MasterChef winner Irini Tzortzoglou on Crete

MasterChef champion Irini Tzortzoglou has lived in England for 40 years. She joined us in Crete for a multi-generational break with her family.

 Western Crete has always held a special magic for me, perhaps because coming from Heraklion it seemed (and was) pretty remote until the northern axis road was constructed and transport became more widely available. It appeals for its unique landscape (greener than that of the rest of the island as in the winter months it benefits from more rainfall) and the local produce of chestnuts, oranges and dairy for which it has always been known. For as long as I can remember I have been interested in archaeology and architecture, so the Venetian influences in and around the harbour in Chania also add to the charm. 

Last summer I enjoyed the great pleasure of sharing some of the region's many highlights with my extended family, spending a blissful week in Villa Vereniki. My step-grandchildren, Ava and Noah, soon embraced the Greek way of life, staying up much later than they do at home. The climate draws you outdoors and the best time of the day is arguably the evening, when the extreme heat of the day has passed. They loved the pool and just adored the opportunity to stay out late and play. I kept waiting for them to get bored with jumping in, climbing out and jumping in again – but they seemed to have an inexhaustible appetite. “Just one more time” was their most-used expression! 

The flip side was that they woke relatively late, and as a family we could enjoy a lazy start to the day. I experimented with some baking, perfecting a bread loaf from one of the other islands with the help of the little ones, who were very keen to be involved – on the strict understanding that they were then entitled to eat the results!

Our villa was less than half-an-hour’s drive from Chania and naturally, since food is my passion, I was drawn towards its lively covered market. What I love most is that whilst there are the unavoidable stalls selling the usual tourist tat, there are also people who have been working there for decades, selling their homemade produce and things I remember from my childhood, like salted cod, salted anchovies, wild herbs and snails. It was exciting to see that these things don’t change and particularly enchanting, I found the fact that visitors like ourselves were welcomed and served with the same reverence as locals who have clearly been shopping there all their lives. And finally, the romantic in me loves the notion of people finding all their food provisions under one roof and sitting to have a coffee or a bite to eat with friends in a weekly ritual they’ve had for years. The best kind of psychotherapy there is – and free! We visited Iordanis (established in 1924) for a Greek coffee and their famous Bougatsa, which I have since made with the children; filo filled with fresh sour mizithra cheese, baked and sprinkled with cinnamon and sugar. It’s extremely popular with the thousands of people who visit Iordanis every year and now a firm favourite with my family too.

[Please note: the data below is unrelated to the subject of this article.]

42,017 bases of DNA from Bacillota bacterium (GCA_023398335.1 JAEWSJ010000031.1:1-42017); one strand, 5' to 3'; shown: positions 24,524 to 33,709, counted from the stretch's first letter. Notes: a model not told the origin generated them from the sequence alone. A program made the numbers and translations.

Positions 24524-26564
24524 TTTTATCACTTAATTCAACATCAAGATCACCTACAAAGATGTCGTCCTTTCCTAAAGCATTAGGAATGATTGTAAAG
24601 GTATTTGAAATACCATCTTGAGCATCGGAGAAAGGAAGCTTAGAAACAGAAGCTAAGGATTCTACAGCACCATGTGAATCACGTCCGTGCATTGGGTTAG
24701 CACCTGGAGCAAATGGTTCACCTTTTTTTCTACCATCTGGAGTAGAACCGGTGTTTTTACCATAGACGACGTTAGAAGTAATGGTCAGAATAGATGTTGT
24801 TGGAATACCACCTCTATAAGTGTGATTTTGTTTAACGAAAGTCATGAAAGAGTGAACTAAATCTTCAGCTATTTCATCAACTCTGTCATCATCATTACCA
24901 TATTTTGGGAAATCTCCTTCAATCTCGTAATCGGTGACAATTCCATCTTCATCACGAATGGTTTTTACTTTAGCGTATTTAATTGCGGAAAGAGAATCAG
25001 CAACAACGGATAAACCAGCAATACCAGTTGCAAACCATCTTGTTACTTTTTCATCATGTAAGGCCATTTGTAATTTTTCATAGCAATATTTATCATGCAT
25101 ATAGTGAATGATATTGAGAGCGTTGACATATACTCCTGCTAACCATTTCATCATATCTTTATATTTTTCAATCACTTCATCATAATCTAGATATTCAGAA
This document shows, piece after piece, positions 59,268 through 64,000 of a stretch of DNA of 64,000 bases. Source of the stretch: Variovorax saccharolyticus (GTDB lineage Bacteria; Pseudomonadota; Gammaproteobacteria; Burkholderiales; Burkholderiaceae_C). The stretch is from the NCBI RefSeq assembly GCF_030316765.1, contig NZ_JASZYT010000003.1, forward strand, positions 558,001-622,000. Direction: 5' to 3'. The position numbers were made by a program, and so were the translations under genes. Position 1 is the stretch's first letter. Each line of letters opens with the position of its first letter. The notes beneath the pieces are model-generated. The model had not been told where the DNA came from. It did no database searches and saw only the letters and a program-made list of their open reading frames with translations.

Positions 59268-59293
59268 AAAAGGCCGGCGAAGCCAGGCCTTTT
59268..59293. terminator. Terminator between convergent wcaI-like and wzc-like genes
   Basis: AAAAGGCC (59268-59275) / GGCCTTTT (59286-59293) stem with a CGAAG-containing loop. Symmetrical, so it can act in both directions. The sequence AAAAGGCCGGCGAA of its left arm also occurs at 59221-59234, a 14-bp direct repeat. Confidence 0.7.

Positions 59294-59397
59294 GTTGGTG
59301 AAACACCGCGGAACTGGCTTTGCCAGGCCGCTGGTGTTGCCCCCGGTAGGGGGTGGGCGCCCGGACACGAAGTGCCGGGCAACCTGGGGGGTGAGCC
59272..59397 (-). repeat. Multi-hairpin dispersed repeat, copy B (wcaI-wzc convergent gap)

My favourite dish from western Crete though, is the little round flat pitas from Sfakia which can be either savoury (with wild fennel) or sweet (with mizithra cheese) served hot with honey.
I also always buy pichtogalo – a creamy, slightly sour soft cheese used in Greek salad or on dakos instead of feta, utterly delicious! 

We spent many hours in Chania – walking, exploring the shops and enjoying a drink or meal by the seafront as we watched the world go by. One evening, we finished off the day with a visit to a beautiful beach on the Akrotiri Peninsula, just east of Chania.The beach shelves so gently that even 30 metres or so from the shore, the sea is still only knee-deep; Ava and Noah absolutely loved it! They were in the water until it went dark, before we finally persuaded them to go for dinner. We ate in a beautifully situated taverna overlooking the bay and enjoyed fresh octopus and another local favourite, maridoulas, similar to whitebait – fried and eaten whole. Before returning to the villa, we couldn’t resist another trip through Chania, which at night is vibrant and buzzing. And, of course, we were home in time for the children to enjoy “just one more” pre-midnight dip in the pool! 

Explore crete